Superintendent Susan Swartz began the budget meeting on Monday night by reviewing the items that have been proposed – beyond the $56.6 million “roll over” budget that she presented on Feb. 12.
That budget created a $1.3 million gap between expected costs and revenues when following the state’s tax levy limit or “tax cap” for Scotia-Glenville – a 3.46 percent increase in the tax levy.
The community vote on the capital project, budget, bus purchase proposal and Board of Education members is scheduled for 7 a.m. (note the new starting time) to 9 p.m. on Tuesday, May 15 in the B-wing gymnasium at the high school, Sacandaga Road.
Future budget meetings will be held on Mondays, March 19 and 26 at 7 p.m. at the Middle School.
Many proposals for the 2018-19 budget
Swartz noted these new staffing positions have been requested:
- Mental Health Services proposal at the high school as presented at the Feb. 12 meeting
- 1.0 Full-Time Equivalent (FTE) Special Education teacher
- .4 FTE Guidance Counselor
- .4 FTE School Psychologist
- 1.0 FTE Special Education Teaching Assistant
- 1.0 Teaching Assistant for Library Media Center
- 1.0 FTE Behavior Specialist/ Counselor/ Social Worker for Elementary
- 2 hrs./day additional Teaching Assistant salary
She also said several “items” have been requested, such as round cafeteria tables, additional 5th grade field trip money, laminator, xylophone, construction of partitions in the Gathering Space at the Middle School, extra secretarial help, library chairs, library databases, library book bin, increased funding for food science course, establish National Elementary Honor Society and Tri-M Music Honor Society, expand teacher mentoring program, funding for Unified Basketball and Bowling, additional funding for uniforms and additional professional development money for Physical Education staff.
Many of these items will be paid from the current budget, so they will not have an impact on the 2018-19 budget year.
Board members had also requested: Mental Health Services, School Resource Officers or other security staff and restoration of a class section at Sacandaga . Her presentation shows the class sizes between the four elementary schools.
While she said she supports many of the requests, to maintain all current programs and honor the 2018 – 2019 requests would require $3.6 million in new spending – and create a tax increase of about 9 percent. That figure does not include adding SROs or security staff.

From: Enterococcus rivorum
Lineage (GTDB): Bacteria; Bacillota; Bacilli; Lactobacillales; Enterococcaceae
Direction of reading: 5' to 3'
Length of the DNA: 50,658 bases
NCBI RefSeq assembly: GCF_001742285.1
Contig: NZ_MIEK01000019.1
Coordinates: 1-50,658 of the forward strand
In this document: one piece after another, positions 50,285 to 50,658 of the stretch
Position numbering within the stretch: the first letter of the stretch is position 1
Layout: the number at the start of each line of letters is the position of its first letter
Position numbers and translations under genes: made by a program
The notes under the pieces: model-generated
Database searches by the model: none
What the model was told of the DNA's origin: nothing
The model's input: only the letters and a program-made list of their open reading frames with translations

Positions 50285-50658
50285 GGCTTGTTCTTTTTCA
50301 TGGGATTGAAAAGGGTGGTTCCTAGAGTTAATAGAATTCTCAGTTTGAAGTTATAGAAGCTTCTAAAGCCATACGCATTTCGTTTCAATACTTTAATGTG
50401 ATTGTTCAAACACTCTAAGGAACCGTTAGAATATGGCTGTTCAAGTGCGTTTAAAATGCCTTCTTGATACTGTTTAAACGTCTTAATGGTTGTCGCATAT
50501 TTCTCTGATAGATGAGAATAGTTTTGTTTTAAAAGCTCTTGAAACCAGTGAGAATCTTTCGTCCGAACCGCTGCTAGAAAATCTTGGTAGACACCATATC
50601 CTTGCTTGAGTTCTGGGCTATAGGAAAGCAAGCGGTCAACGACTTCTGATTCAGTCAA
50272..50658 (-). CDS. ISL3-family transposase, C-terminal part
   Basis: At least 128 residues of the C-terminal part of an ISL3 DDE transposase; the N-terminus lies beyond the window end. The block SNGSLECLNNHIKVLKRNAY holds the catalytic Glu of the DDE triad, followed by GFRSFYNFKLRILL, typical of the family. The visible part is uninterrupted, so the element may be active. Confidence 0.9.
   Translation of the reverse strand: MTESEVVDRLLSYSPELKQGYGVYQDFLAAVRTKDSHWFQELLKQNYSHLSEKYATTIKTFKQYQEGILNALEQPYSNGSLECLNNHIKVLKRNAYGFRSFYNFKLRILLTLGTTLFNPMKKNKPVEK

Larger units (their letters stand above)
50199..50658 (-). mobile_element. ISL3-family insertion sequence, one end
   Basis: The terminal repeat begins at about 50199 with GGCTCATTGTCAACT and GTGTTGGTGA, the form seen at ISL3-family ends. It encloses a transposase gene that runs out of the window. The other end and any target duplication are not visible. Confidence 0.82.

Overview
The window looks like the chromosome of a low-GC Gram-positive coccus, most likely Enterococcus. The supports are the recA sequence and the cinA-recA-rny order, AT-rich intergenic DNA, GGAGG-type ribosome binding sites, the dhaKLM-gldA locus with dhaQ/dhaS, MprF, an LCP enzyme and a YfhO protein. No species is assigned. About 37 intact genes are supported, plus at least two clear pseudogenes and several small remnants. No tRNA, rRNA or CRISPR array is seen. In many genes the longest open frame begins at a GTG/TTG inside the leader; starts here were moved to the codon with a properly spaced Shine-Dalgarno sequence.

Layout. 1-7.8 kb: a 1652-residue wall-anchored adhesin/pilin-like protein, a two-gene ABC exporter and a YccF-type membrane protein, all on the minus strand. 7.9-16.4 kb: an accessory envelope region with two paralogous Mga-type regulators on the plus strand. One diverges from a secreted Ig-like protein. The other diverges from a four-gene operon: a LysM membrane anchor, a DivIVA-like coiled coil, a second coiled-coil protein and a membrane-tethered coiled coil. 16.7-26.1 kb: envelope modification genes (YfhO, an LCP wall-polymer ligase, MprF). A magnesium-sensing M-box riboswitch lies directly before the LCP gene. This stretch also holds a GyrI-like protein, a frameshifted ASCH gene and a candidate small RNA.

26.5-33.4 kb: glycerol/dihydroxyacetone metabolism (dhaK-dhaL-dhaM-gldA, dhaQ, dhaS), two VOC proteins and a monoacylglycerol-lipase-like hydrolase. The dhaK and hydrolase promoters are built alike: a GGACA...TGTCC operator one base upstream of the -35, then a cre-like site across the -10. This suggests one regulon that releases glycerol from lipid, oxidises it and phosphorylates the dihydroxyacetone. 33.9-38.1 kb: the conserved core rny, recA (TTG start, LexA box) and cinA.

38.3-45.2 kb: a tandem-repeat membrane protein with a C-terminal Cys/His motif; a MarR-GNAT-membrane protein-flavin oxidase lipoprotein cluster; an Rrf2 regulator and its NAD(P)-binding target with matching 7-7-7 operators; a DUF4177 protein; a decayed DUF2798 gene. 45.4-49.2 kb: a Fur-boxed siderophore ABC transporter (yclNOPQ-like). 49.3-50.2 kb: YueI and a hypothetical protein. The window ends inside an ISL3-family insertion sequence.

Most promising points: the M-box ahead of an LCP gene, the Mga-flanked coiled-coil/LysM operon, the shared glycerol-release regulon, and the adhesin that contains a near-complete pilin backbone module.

Swartz said she plans to plan to proceed in this fashion:
- “Maintain what we have,” including keeping current bus transportation guidelines, with an interest in adding mental health services.
- She will ask the elementary principals to evaluate all services and staff to ensure those are being delivered in the best way possible.
- If it were possible, she would also increase the high school guidance and psychologist positions to full time.
Staying within the state’s tax levy limit
Board members said they supported staying within the state’s tax levy limit for Scotia-Glenville, especially since there is also a capital project proposal on the May 15 ballot.
Board members Pam Carbone and Gary Normington both strongly supported adding mental health services at the high school. Each said they would consider exceeding the tax levy limit if we were unable to provide the mental health services, but they would prefer not to exceed the cap.
“When I look at the mental health services, I have to think, what is the cost of not doing something,” said Normington.
Board President David Bucciferro, who has worked in the mental health services field for years , said he supports adding mental health services but “I think we need to do as much as we can within the 3.46 (state tax levy limit).”
Board member Dan Feinberg also noted that, thanks to the federal tax rewrite, school taxes will no longer be fully deductible on the community’s tax returns beginning this year.
The $56.6 million “roll over” budget that Swartz presented to the Board of Education on Feb. 12 includes all programs and services now provided to students. Spending would increase by 5.99 percent or $3.2 million in 2018-19 over the current school year budget of $53.4 million.
The resulting gap between projected costs and revenue is $1.3 million in 2018-19. She noted that some adjustments would be made. For example, the cost savings from 12 retirements have not been factored into these figures yet.
Swartz noted a few areas from the budget:
- Health insurance rates are expected to increase by 8-9 percent
- Teacher and employee retirement costs are expected to remain stable with little change
- Debt service, to pay for the 2015 capital project and energy performance contract, will increase by $1.034 million but that will be offset by a $604,444 increase in state building aid to cover some of that cost
- Overall state aid – 37.3 percent of S-G’s revenue – will increase by 5.13 percent or $1.03 million. However, a large share of that – $604,444 – is reimbursement for money already spent on the capital project, transportation or with BOCES programs.